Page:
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Active learning tools with GeoGebra and MyOpenMath

Tuyetdong Phan-Yamada/MyOpenMath
(Image credit: Tuyetdong Phan-Yamada/MyOpenMath)

As a teacher of undergraduate courses in pre-calculus, three levels of calculus, plane geometry, statistics, math for elementary- and middle-school teachers, discrete math, differential equations and linear algebra, I’m always looking for free materials and software to help with lessons.

GeoGebra and MyOpenMath have become my go-to tools for increasing student comprehension of complicated topics and creating detailed images

A library of detailed lessons, drawings

I’ve been searching GeoGebra for activities and using it to create lessons since 2011. This tool lets me guide students in exploring abstract concepts, such as polar curves. Over the years, I’ve created a robust library of lessons and applets that students can access at any time and that any teacher can use for free. 

My students get a taste of math topics, such as factoring quadratic expressions, before I even teach the subject. This helps them grasp concepts faster during the actual lesson.

I’ve also devised some lesson applets for informative assessments, such as a quiz on graphing complex numbers. The program lets me see students’ work instantly as well as give them immediate feedback, hints and help. Students are excited to see their scores as soon as they’ve submitted their work.  

Surprisingly, creating the assignments doesn’t take as much time as I thought.  

A tool for writing in LaTex format

When students at first had trouble typing math symbols on GeoGebra, I added MyOpenMath to my teaching toolkit. This platform provides first-day access to my learning materials and lets students easily type math symbols in the LaTex format.

Because most questions on MyOpenMath are randomized, I create in-class practice assignments that include problems similar to examples in a textbook. I use the app’s Add Work feature to type each step as I explain how to solve the problem, letting students follow along.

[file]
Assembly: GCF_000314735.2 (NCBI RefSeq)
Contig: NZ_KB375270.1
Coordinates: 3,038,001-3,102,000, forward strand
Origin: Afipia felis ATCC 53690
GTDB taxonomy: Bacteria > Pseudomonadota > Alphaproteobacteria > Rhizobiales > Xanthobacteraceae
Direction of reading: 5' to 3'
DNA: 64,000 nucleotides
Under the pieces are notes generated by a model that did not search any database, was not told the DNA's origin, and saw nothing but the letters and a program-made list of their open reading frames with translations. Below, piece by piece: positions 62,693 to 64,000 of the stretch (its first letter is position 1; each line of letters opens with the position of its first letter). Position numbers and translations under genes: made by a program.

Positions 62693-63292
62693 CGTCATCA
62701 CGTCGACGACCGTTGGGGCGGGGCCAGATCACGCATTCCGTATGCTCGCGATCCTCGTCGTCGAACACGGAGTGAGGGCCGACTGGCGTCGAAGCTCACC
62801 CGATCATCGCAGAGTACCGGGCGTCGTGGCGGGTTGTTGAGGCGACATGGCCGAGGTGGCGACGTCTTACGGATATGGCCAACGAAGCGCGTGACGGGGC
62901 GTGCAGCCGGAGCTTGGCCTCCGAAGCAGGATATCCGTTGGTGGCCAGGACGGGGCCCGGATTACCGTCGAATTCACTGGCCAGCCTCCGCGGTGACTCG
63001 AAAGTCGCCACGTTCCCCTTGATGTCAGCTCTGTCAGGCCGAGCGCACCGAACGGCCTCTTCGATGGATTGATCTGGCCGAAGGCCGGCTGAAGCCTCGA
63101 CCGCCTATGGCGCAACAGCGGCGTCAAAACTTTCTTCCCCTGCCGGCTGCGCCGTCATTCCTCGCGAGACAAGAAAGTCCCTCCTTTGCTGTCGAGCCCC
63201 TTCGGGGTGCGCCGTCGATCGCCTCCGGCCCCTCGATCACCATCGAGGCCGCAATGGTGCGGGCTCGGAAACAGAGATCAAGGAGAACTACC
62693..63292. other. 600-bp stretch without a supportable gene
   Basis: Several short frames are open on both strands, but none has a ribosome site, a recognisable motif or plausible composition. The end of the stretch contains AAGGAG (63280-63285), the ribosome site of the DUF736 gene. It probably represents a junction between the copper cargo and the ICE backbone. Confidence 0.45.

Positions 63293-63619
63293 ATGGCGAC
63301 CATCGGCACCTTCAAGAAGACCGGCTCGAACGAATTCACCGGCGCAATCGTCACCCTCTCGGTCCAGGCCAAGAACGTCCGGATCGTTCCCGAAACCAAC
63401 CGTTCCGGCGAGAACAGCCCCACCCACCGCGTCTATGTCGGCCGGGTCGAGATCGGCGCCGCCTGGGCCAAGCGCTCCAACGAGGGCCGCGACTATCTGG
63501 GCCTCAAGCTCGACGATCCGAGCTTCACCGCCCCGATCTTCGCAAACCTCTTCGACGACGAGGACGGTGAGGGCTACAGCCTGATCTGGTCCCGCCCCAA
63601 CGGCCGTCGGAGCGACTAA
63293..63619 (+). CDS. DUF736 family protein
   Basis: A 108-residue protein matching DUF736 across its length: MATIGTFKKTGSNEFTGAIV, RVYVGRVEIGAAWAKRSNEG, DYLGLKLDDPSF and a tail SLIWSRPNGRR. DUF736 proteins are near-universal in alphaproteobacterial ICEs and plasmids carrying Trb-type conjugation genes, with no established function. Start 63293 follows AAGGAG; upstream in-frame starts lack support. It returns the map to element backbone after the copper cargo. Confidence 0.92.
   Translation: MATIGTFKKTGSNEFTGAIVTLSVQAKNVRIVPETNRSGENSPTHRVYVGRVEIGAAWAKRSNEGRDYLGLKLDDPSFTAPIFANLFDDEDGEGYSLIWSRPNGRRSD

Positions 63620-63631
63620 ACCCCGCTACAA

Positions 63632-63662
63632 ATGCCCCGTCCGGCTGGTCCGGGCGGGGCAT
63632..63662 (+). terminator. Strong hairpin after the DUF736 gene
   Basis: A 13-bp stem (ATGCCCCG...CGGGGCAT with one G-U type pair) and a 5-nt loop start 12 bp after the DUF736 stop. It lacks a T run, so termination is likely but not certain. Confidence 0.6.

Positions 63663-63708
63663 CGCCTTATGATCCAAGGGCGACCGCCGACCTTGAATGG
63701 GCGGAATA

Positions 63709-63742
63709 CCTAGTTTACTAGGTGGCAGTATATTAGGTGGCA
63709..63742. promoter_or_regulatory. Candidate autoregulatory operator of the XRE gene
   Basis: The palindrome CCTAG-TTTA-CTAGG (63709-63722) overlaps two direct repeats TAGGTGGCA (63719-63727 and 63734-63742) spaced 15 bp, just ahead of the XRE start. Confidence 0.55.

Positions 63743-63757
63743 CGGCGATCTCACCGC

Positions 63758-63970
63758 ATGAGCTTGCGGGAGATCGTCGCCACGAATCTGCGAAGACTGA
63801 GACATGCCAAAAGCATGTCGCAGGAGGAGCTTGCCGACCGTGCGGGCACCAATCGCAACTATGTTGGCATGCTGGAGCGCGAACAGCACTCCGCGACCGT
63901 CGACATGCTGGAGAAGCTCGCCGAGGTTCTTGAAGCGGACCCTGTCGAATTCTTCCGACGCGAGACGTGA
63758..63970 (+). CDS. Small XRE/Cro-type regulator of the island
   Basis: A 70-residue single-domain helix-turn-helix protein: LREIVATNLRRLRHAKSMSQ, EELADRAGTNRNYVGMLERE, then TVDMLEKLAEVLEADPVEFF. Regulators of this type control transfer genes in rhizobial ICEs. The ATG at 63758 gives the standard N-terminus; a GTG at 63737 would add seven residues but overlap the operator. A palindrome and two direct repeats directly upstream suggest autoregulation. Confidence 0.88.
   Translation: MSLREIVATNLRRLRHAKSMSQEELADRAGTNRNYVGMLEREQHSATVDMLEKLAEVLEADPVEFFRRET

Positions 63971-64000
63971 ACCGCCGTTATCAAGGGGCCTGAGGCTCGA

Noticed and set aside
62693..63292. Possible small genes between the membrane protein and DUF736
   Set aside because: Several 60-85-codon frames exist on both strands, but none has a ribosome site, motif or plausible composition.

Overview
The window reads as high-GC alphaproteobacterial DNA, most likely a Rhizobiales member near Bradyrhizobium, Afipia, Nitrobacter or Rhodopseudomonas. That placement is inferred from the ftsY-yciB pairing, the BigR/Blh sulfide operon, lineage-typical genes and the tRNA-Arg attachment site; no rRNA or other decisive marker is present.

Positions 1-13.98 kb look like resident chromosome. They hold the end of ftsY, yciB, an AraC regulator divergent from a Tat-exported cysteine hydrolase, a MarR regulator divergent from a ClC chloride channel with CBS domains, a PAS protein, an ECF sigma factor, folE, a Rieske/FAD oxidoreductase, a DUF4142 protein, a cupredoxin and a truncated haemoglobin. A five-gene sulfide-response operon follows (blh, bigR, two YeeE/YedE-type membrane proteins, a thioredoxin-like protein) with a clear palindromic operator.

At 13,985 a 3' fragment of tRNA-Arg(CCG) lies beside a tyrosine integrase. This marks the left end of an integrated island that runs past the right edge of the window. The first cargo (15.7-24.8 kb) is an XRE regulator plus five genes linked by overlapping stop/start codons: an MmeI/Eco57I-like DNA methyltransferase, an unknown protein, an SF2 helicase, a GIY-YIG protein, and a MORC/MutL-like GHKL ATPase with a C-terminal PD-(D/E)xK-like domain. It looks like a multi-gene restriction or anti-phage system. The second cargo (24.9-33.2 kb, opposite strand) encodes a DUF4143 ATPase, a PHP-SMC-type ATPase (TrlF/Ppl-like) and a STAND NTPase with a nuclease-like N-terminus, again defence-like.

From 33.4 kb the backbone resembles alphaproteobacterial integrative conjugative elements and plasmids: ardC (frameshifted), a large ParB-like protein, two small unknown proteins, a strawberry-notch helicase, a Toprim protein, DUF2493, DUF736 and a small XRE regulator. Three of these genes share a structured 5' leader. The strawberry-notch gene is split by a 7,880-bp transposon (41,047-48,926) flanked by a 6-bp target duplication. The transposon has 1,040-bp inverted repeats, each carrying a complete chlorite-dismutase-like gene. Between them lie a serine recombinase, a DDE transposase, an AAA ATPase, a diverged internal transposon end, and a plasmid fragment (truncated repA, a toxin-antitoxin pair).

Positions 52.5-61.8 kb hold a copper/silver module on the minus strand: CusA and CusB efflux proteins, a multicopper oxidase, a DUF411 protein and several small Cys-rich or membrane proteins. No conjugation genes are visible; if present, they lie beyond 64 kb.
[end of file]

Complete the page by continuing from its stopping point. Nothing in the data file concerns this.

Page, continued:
After showing a problem on my screen, I ask students to do a similar problem on their screen. They are amazed they can do math problems without paper and pencil. As they work, I check on students’ progress and praise correct answers. I offer hints to students who have incorrect answers, and many students seek help as they get stuck during the process. 

My trigonometry course involves a lot of drawing, so I worked with several other instructors to create drawing questions in MyOpenMath. Students now can draw some complicated shapes, like ellipses, hyperbolas or trig functions. As with GeoGebra’s success, MyOpenMath’s drawing feature helps students learn to graph functions much faster than when I’m using a chalkboard. 

Assessments with near-instant feedback

Instructors can create both informative and summative assessments on MyOpenMath. All questions are randomized, and instructors can set the time for each assessment and make accommodations for students with disabilities. These features help prevent cheating on summative assessments. 

The answer key is hidden on the students’ view until after due dates, but instructors can put the answer key and students’ answers next to each other on the screen for quick checking and prompt feedback. 

Combining the two

Some MyOpenMath questions include GeoGebra to help students explore the topic before the lesson.  Students can also work on statistics problems using GeoGebra data embedded on MyOpenMath.  

These two tools have helped my remote classes become more active than my pre-pandemic in-person classes. Students are more engaged, and more are passing my classes. Therefore, I decided to incorporate them in face-to-face teaching in fall 2021 and make them part of my Canvas courses. Students no longer have to pay materials fees, and other teachers can use my templates with a single click. 

Jose Mijares, my university’s calculus coordinator, now has built active learning courses with GeoGebra and MyOpenMath. And I’ve worked with Jennica Melendez, on more learning activities for Calculus I, II and III. 

Tuyetdong Phan-Yamada is a math department lecturer at California State University at Los Angeles. Much of her work has been presented at conferences and in journals. She and her students built the first LU decomposition calculators that can find the LU factorization of all square matrices. Reach out to Phan-Ymada via email


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